The Nobel Prize in Physiology or Medicine for 2019 will be awarded to American researchers William G Kaelin Jr and Gregg L Semenza, and British scientist Sir Peter J Ratcliffe “for their discoveries of how cells sense and adapt to oxygen availability”, the Nobel committee announced on Monday.

Kaelin, Semenza and Ratcliffe have identified molecular machinery that regulates the activity of genes in response to varying levels of oxygen. “The discoveries made by this year’s Nobel Prize laureates have fundamental importance for physiology and have paved the way for promising new strategies to fight anaemia, cancer and many other diseases,” the Nobel Prize committee said.

This is the first Nobel prize to be announced this year, and other prizes will be announced through this week. The committee will announce two winners for the Nobel Prize in Literature as last year it was cancelled following allegations of sexual misconduct and leaks of names of some winners.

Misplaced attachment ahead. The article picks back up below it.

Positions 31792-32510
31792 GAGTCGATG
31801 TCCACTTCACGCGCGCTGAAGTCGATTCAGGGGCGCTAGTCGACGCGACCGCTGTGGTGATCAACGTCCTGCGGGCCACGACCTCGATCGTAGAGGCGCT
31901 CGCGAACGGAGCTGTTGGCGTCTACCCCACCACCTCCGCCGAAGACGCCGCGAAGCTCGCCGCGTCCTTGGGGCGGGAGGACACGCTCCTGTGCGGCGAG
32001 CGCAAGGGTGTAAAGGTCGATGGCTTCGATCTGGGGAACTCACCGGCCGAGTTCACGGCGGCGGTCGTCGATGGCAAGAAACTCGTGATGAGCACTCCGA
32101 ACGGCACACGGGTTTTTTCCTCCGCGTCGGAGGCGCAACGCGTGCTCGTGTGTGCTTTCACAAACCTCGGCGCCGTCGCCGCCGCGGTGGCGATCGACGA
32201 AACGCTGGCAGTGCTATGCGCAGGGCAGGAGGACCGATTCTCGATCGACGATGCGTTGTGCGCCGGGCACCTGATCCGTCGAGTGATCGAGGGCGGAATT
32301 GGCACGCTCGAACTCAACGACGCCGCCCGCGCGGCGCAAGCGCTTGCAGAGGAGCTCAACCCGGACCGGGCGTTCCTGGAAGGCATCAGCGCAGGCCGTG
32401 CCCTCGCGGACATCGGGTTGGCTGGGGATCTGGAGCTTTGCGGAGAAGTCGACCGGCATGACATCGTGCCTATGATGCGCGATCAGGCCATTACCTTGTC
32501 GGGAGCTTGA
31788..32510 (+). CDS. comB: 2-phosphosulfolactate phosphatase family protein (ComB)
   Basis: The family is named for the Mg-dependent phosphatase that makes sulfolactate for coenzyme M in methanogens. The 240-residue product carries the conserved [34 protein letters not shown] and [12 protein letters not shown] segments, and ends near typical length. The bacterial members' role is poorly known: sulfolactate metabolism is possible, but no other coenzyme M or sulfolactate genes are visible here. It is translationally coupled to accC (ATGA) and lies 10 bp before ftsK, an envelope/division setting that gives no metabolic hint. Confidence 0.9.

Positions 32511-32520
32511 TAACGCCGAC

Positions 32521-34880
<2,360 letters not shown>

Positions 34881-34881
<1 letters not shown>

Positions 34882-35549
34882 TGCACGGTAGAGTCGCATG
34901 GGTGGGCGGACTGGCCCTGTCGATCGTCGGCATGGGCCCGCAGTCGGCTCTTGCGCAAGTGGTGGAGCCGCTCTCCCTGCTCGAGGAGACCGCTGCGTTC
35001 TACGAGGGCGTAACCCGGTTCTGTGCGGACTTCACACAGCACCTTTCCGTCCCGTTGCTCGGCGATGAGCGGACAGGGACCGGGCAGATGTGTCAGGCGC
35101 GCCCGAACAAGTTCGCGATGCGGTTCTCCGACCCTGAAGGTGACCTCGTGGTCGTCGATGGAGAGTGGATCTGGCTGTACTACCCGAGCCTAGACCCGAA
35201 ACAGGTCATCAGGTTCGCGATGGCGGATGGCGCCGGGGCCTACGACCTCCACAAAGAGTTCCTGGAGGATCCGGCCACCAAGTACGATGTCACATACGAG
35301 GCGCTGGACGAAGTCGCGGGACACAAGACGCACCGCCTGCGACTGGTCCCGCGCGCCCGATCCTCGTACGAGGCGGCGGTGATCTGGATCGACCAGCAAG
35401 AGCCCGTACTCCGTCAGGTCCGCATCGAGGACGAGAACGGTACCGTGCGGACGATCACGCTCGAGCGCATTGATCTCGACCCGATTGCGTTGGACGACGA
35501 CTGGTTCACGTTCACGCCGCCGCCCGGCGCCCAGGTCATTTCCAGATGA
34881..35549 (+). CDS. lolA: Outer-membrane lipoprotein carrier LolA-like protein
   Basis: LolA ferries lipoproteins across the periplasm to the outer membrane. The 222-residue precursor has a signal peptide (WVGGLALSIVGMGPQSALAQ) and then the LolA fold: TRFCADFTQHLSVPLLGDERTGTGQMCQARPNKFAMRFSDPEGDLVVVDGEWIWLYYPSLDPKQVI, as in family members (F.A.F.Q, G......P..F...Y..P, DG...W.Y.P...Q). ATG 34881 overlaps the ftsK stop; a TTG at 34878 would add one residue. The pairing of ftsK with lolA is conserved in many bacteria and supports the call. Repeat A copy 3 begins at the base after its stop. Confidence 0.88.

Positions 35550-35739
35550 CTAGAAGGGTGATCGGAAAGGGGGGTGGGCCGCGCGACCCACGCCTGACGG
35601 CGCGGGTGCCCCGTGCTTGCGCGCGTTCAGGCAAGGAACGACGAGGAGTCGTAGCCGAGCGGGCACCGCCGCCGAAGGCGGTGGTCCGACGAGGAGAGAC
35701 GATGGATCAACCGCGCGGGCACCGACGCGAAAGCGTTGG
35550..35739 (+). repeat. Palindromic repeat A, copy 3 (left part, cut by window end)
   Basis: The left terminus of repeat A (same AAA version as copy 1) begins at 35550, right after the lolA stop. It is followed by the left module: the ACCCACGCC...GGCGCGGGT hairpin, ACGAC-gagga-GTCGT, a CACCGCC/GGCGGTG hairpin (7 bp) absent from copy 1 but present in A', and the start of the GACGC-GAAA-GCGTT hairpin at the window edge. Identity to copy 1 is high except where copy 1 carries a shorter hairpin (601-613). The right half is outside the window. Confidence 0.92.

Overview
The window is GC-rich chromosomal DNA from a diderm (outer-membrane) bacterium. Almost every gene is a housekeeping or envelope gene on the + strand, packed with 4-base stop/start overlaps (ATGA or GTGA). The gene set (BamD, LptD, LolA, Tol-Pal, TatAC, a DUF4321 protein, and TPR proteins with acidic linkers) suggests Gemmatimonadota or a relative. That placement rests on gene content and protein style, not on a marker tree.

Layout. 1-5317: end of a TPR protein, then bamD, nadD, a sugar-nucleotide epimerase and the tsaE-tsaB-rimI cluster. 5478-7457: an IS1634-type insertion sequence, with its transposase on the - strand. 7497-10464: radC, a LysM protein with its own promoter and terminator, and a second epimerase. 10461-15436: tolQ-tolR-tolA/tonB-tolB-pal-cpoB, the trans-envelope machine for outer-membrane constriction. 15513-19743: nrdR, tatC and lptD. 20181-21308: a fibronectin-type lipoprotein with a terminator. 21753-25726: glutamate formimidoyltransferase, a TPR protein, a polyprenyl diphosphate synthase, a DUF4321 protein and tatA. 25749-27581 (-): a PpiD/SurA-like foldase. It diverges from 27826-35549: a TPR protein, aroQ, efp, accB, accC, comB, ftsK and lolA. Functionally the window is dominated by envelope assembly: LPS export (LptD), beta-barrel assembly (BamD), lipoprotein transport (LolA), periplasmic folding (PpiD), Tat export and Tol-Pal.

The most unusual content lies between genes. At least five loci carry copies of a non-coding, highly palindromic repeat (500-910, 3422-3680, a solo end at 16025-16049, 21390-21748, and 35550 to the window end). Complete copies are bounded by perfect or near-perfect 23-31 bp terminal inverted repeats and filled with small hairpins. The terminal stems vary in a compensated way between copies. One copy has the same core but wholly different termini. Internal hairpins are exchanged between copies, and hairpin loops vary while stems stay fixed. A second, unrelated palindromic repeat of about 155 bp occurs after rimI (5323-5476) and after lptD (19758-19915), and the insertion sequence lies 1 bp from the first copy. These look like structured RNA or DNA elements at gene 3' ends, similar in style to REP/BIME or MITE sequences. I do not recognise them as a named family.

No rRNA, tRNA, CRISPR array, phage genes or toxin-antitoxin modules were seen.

Last year’s prize

The 2018 Nobel Prize for Medicine was awarded to James P Allison and Tasuku Honjo for their “discovery of cancer therapy by inhibition of negative immune regulation”. Allison, an American immunologist, conducted a study on a protein that functions as a brake on the immune system. He realised the potential of releasing the brake and unleashing our immune cells to attack tumours. He developed this concept into a new approach for treating patients. Honjo, a Japanese immunologist, discovered a protein on immune cells that also operates as a brake, but with a different mechanism of action.

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